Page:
As a dish, the spicy, saucy stew now called curry has deep roots. Archaeologists have uncovered dishware dating back more than 4,500 years in the town of Farmana (a two-hour drive west of Delhi, India, today), covered in the remains of ancient proto-curries made from ingredients like ginger, garlic and turmeric, which are all still used today in curries around the world. Over thousands of years, the stew evolved as trade brought new ingredients and cooking traditions to spice up the meal: Muslim traders introduced meat into curry sometime around the year 1,000, and later, Indians began incorporating cloves imported from Southeast Asia into the meal, Andrew Lawler writes for Slate. But it wasn’t until the Portuguese began colonizing India that the spicy dish began to become popular in Europe. Recently, a group of British monks stumbled across a 200-year-old cookbook in their library that, among other things, includes a recipe for chicken curry.
The 1793 cookbook was discovered at Downside Abbey, a Catholic monastery in Somerset. The recipes were written out by hand and compiled instructions for meals made by generations of a wealthy local family, the Western Daily Press reports.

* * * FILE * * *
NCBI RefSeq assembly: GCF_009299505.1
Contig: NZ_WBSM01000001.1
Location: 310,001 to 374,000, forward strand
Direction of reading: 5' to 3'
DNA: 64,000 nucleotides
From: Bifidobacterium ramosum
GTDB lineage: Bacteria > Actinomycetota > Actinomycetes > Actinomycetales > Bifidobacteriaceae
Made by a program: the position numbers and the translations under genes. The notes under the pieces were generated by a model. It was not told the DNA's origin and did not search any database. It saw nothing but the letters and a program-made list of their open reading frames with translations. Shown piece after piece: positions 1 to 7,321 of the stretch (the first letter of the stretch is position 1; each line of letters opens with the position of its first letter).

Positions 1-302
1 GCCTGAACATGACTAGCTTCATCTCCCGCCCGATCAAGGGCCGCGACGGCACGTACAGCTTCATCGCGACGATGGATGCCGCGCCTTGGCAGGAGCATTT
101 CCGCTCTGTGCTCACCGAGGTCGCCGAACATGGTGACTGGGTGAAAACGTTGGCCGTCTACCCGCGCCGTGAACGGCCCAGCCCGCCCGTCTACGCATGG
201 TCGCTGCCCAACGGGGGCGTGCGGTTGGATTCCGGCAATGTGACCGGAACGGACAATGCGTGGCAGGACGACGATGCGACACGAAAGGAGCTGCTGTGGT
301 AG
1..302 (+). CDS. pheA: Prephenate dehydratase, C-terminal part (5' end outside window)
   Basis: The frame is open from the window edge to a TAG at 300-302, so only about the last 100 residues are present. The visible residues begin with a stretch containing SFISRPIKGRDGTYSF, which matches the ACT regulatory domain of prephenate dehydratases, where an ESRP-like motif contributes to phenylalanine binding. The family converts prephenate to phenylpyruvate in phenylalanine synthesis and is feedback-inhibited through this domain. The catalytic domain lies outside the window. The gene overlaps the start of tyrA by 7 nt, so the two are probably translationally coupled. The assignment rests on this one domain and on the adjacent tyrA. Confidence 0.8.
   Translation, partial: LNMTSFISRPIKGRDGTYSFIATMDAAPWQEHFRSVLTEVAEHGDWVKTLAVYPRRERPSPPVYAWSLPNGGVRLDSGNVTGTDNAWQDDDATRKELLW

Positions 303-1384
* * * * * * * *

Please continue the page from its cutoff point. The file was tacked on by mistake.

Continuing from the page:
“You can tell it's been very well used,” Simon Johnson, the abbey’s librarian and archivist, tells the Western Daily Press. "It's in a pretty good condition, but there are a few splatters of something or other all over it...It seems to be a working kitchen cookbook as opposed to being for special occasions."
Along with recipes for pigeon pie and turtle soup, the book includes instructions on how to make a simple chicken curry. Because the book was clearly used in a working kitchen, it seems likely that the curry was already a popular dinner choice in England as far back as the 18th century, Nick Rose writes for Munchies.
"It's evoked so much interest because it's a Georgian, Regency cookbook,” Johnson tells the Western Daily Press. “I think people are generally [interested] in the more domestic parts of history. The social history is forgotten – the day to day running of a house."
The word curry most likely comes from "kari," the Tamil word for "sauce." Over the years, it evolved into the modern “curry” and has became popular in kitchens all over the world. The first known curry recipe written in English was published in a 1747 cookbook written by Hannah Glasse, though it was already quite different from what people in India were making, Anna-Louise Taylor writes for the BBC.
"What had been an Indian sauce to go with rice, became an English stew with a little rice in it," food historian Alan Davidson tells Taylor.
You can check out Glasse's curry recipe here.